Reading with... Melissa Febos

photo: Beowulf Sheehan

Melissa Febos is the author of the memoir Whip Smart and the essay collection Abandon Me. Her second essay collection, Girlhood, was just published by Bloomsbury. The inaugural recipient of the Jeanne Córdova Nonfiction Award from Lambda Literary, Febos is an associate professor at the University of Iowa, where she teaches in the Nonfiction Writing Program. Her essays have recently appeared in the Paris Review, the Sun, the Believer and Vogue.

On your nightstand now:

Between Two Kingdoms by Suleika Jaouad. Suleika was a graduate student of mine at Bennington and has since become a friend. It's a gorgeous account of recovery from illness and the complicated aftermath of physical recovery that gets written about so much more rarely than illness itself, and which she does so with such grace and intimacy that it's hard to put down, even though I've read it before.

Favorite book when you were a child:

How could I possibly choose? Books were my obsession, my friends, my addiction and my heroes as a child. One of my first favorites was The Velveteen Rabbit, which resonated for me in such a profound and melancholy way. I wanted to be made real by love, as the rabbit is. I also reread the Chronicles of Narnia countless times, and my favorite one was The Magician's Nephew, because I was mesmerized by the idea that a person could jump into a pool of water and emerge into a whole other world, which I suppose is one way of describing the experience of reading itself.

Your top five authors:

Wow, this is a surprisingly hard-hitting interview! Forget top five, here are just five authors whose work I love and return to regularly: Siri Hustvedt, Toni Morrison, Annie Dillard, Maggie Nelson and Audre Lorde.

Book you've faked reading:

Oh god, I faked reading so many books as a young person. I was a high school dropout, and I had this idea (it wasn't mine, of course) that in order to be taken seriously as a writer, I had to have read what was considered the Western canon. Never mind that I had been reading feverishly since childhood, the books I'd grown up loving--most of them by women and queer writers--didn't count toward this prerequisite. I'm sure I lied about having read all of Shakespeare, definitely Faulkner and surely scads of other white dudes whose books I often had on my shelf. I just wasn't actually interested enough to read them. When I was in my early 30s, I drove a massive suitcase full of books to a donation site and said goodbye forever to all my white dude books that I was never going to read, or reread, and I haven't looked back since.

Book you're an evangelist for:

I have given Pema Chödrön's When Things Fall Apart to more people than I could possibly remember. I buy multiple copies of it per year, because I give it away so often. Life is hard, and it helps to read acknowledgment of that fact, along with wise instructions for how to hurt and not run away or panic. Also, Cruddy by Lynda Barry.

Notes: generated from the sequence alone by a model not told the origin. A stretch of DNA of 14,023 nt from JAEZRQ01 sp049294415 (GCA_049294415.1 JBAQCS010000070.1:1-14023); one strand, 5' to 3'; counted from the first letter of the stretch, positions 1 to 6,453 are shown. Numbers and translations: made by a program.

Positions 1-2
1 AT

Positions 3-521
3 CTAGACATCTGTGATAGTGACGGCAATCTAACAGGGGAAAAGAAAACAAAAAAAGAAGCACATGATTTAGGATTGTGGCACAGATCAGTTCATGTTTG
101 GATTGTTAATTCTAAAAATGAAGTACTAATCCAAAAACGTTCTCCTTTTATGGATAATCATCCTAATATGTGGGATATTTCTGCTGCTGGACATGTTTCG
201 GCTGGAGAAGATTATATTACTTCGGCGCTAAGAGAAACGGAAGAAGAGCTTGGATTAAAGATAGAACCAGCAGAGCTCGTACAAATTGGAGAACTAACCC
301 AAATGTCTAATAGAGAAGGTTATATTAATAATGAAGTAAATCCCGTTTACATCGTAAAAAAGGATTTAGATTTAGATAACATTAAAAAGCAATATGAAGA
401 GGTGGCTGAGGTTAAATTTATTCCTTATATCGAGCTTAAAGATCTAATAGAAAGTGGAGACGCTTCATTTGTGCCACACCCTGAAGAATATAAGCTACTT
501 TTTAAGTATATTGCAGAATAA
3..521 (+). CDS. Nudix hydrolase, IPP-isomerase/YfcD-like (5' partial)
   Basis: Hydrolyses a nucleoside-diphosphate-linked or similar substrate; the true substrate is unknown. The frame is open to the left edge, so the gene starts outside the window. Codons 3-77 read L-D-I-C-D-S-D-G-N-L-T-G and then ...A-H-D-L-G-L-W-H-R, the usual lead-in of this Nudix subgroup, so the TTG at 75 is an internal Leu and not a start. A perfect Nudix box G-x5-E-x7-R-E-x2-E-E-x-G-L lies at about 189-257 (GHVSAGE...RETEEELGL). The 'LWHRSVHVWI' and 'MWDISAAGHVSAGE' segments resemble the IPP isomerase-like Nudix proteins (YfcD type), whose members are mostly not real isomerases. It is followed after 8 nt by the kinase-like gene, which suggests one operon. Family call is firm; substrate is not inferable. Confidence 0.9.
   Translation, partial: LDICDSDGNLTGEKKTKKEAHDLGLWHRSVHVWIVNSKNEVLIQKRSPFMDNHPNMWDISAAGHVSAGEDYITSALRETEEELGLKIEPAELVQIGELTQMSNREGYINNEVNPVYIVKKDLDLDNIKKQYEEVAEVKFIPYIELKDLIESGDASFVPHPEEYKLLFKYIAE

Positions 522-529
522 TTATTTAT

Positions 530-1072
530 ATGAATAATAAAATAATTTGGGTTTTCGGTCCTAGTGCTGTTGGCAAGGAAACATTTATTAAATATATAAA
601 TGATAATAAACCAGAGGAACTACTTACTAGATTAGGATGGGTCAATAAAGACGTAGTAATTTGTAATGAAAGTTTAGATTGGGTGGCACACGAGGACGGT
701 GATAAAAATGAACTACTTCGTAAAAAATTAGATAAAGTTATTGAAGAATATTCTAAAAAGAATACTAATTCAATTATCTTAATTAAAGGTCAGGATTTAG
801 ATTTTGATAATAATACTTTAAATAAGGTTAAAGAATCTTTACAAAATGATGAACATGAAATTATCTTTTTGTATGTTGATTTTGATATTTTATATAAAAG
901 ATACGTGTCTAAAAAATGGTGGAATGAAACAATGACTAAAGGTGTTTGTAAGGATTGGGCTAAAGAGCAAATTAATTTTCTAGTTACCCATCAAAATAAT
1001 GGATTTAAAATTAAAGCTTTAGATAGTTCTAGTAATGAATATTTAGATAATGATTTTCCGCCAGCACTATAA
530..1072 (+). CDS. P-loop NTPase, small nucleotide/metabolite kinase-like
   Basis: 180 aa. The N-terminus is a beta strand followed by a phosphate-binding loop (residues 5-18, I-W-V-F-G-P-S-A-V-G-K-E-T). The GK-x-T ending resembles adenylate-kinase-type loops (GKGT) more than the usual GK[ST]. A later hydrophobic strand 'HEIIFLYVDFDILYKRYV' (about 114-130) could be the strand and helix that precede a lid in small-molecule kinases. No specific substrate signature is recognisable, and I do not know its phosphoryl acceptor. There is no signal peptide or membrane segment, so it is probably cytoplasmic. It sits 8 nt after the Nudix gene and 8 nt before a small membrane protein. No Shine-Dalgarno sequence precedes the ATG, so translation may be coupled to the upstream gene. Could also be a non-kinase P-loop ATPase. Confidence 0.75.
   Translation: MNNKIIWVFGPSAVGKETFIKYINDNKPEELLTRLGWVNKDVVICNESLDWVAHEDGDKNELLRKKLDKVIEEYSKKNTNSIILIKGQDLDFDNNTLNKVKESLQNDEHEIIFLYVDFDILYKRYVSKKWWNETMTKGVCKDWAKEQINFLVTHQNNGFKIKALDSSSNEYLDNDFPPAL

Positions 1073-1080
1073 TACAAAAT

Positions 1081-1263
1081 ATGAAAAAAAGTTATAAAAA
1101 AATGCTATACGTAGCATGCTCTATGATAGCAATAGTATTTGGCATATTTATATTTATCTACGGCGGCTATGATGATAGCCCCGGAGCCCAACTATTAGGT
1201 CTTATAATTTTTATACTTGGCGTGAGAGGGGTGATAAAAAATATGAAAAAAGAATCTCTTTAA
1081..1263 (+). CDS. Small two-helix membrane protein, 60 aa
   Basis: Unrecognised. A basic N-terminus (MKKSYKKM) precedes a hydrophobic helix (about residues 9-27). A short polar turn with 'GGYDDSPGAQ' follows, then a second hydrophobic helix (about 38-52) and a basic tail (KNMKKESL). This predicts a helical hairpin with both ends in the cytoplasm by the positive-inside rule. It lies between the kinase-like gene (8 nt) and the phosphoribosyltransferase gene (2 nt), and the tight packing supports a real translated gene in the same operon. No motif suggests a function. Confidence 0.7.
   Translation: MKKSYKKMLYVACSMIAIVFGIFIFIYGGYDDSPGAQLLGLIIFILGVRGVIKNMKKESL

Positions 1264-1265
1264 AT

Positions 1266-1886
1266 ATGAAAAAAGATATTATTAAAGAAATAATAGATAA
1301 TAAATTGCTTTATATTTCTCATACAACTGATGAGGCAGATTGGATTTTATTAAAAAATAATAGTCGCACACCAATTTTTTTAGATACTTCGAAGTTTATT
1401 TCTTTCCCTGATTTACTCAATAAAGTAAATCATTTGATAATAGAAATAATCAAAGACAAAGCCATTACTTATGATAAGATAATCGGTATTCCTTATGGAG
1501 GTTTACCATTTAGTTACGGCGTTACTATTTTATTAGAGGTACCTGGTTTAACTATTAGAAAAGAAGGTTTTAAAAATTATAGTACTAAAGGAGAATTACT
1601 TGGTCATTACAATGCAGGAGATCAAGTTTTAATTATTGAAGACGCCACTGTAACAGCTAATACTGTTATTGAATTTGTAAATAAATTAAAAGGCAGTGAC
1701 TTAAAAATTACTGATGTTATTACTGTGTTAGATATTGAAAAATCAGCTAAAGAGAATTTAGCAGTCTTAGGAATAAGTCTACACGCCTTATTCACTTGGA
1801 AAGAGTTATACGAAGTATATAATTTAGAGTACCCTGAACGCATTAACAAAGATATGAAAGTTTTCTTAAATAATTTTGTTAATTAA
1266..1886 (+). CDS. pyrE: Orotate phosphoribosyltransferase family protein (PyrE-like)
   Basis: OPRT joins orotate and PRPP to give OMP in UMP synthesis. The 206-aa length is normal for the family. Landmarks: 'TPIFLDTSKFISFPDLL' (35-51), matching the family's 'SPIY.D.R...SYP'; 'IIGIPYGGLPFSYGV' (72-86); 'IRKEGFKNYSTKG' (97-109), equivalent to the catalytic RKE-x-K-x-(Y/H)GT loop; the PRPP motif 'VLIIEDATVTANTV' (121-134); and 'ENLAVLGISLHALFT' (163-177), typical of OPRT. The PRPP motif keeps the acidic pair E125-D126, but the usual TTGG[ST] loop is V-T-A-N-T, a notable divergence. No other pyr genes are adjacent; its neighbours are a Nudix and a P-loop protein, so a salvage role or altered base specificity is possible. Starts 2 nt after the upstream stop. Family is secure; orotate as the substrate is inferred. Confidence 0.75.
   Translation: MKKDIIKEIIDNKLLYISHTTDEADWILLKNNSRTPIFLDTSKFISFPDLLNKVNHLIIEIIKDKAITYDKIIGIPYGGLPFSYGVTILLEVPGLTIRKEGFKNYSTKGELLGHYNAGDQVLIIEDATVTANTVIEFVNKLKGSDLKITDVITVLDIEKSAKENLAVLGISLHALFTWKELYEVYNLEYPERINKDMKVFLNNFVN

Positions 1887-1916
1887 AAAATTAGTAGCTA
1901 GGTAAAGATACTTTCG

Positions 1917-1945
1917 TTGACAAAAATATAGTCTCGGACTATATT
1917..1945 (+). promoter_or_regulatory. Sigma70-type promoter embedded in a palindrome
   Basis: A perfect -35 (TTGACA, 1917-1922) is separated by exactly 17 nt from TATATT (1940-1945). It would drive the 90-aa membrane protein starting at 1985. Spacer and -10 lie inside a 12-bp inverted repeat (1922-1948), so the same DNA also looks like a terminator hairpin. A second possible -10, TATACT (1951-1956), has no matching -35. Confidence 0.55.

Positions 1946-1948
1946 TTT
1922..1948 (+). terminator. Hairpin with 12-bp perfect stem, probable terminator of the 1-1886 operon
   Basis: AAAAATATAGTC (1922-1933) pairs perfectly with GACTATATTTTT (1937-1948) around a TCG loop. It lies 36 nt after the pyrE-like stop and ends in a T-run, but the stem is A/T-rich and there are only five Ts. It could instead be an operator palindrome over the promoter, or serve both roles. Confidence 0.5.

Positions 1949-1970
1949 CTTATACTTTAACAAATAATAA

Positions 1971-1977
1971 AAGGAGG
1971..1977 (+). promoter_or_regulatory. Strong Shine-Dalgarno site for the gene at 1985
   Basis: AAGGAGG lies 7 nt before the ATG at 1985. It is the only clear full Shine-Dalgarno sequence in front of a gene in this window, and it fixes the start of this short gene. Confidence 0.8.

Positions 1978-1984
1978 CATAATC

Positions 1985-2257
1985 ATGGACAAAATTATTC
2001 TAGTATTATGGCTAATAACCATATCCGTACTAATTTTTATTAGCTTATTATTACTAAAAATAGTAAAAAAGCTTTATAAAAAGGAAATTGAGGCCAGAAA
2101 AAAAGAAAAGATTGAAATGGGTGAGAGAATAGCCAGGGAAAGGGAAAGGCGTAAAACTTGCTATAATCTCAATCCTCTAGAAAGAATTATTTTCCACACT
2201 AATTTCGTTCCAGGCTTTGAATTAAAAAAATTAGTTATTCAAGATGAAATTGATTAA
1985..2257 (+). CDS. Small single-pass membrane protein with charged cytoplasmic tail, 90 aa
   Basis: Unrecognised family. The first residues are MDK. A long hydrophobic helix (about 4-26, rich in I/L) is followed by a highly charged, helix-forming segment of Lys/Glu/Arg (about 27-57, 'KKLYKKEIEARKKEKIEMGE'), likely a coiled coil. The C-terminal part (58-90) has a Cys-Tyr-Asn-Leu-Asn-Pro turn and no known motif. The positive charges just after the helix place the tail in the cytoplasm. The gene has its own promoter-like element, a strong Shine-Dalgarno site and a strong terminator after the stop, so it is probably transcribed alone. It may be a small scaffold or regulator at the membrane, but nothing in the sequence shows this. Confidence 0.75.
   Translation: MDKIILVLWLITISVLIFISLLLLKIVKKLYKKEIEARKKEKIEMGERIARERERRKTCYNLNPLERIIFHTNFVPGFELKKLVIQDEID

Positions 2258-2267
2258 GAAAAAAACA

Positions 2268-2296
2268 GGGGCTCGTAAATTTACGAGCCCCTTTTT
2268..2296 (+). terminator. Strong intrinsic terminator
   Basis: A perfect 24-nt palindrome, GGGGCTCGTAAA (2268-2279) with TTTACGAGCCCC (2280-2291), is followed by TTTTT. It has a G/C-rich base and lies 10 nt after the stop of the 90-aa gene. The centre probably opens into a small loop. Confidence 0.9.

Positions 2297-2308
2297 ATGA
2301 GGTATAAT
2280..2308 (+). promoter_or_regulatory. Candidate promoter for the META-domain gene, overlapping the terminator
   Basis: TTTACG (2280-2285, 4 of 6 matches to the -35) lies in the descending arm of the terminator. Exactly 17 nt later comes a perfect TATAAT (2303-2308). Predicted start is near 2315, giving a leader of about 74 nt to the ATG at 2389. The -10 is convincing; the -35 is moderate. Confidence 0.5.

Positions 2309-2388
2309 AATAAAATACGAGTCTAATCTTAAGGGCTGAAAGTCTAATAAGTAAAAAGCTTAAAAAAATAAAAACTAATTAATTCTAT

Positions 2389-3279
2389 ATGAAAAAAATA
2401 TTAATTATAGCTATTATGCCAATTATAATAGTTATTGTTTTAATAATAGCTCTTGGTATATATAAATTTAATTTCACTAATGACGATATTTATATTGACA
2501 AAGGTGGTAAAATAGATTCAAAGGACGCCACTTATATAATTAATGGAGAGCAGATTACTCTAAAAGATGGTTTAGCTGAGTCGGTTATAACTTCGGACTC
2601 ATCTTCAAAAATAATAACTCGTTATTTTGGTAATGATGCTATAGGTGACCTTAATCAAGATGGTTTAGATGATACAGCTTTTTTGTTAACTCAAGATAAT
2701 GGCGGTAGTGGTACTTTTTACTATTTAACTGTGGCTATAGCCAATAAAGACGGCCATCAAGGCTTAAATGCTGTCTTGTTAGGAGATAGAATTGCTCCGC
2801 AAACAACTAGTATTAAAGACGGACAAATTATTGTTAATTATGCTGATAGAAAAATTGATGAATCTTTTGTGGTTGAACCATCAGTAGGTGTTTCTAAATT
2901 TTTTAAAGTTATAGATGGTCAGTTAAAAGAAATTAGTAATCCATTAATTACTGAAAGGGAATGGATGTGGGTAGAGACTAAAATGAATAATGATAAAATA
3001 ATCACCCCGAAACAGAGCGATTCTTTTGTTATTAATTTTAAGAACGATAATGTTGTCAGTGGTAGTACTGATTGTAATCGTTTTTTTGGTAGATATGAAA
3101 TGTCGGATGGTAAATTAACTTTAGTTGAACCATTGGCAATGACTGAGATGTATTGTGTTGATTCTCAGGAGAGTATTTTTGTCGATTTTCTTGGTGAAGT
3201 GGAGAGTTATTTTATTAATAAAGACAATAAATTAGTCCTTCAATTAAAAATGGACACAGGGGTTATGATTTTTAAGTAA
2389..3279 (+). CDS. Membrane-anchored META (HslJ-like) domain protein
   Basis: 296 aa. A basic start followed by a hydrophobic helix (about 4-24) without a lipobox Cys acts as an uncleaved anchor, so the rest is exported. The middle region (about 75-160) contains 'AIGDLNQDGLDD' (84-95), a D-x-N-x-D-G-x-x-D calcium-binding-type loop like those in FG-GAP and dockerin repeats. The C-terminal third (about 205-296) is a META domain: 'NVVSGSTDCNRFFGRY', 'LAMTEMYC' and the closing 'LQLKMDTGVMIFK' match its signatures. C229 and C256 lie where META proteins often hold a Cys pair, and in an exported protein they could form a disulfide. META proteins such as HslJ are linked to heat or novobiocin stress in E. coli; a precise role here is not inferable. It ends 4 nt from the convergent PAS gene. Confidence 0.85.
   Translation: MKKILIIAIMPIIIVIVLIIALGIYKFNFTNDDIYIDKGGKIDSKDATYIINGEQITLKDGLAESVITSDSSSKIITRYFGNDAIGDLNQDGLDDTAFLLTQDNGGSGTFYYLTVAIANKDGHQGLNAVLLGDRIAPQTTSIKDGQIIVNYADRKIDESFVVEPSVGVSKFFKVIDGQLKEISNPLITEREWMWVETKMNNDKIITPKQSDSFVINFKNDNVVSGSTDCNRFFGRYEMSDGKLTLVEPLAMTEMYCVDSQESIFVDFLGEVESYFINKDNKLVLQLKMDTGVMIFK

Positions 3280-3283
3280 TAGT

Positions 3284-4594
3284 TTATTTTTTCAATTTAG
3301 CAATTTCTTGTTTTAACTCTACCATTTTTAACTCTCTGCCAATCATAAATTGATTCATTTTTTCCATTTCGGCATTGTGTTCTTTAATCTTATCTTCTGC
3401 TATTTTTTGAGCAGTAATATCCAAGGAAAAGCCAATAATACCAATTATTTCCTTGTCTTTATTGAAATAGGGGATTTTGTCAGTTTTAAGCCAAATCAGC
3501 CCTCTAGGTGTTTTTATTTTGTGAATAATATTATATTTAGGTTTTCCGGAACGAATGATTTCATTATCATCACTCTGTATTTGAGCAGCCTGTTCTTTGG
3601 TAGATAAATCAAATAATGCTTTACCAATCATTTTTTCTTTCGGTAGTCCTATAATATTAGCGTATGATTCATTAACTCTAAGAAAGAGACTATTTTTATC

Book you've bought for the cover:

When I was a kid, I picked up Dorothy Allison's Bastard Out of Carolina from the public library because the photograph on it (taken by Dorothea Lange) was so haunting. I read it in one day and when I finished the last page, I burst into tears.

Book you hid from your parents:

Oh, all the masturbation material books, obviously! I remember keeping Anaïs Nin's Delta of Venus under my mattress for a long time.

Book that changed your life:

I'd say that Jeanette Winterson's Written on the Body changed something fundamental about my relationship to writing, which then changed my life. By the time I read it, when I was 15 or so, I already knew I wanted to be a writer, but I didn't know that a writer could write something so sexy and brainy and passionate and strange, not the way I understood it after reading that book. It was the first book that I remember reading and thinking, That. That is what I want to do.

Favorite line from a book:

The last line of Toni Morrison's Sula is the first I thought of: "It was a fine cry--loud and long--but it had no bottom and it had no top, just circles and circles of sorrow."

Five books you'll never part with:

Well, I like to give away my favorite books, so let's go with five books that are embedded in my heart, such that I could never be metaphysically parted from them: What I Loved by Siri Hustvedt; Sister Outsider by Audre Lorde; Autobiography of Red by Anne Carson; Franny and Zooey by J.D. Salinger; Rubyfruit Jungle by Rita Mae Brown.

Book you most want to read again for the first time:

The God of Small Things by Arundhati Roy or the Xenogenesis trilogy by Octavia Butler.

Books you are looking forward to in 2021:

The Renunciations by Donika Kelly (who is my beloved, but I would definitely say so if she wasn't!), White Magic by Elissa Washuta, Milk Fed by Melissa Broder, A Little Devil in America by Hanif Abdurraqib, Love Is an Ex-Country by Randa Jarrar, Outlawed by Anna North, Libertie by Kaitlyn Greenidge, God of Nothingness by Mark Wunderlich, Pilgrim Bell by Kaveh Akbar, Fake Accounts by Lauren Oyler, Let the Record Show by Sarah Schulman.... Honestly, I could keep going and going--it's going to be (and has already been) such a good year for books.

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